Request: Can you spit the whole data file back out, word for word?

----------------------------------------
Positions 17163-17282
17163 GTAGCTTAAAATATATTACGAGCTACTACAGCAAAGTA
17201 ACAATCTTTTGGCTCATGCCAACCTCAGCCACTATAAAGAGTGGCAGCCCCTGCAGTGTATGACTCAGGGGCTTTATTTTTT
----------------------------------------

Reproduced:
Positions 17163-17282
17163 GTAGCTTAAAATATATTACGAGCTACTACAGCAAAGTA
17201 ACAATCTTTTGGCTCATGCCAACCTCAGCCACTATAAAGAGTGGCAGCCCCTGCAGTGTATGACTCAGGGGCTTTATTTTTT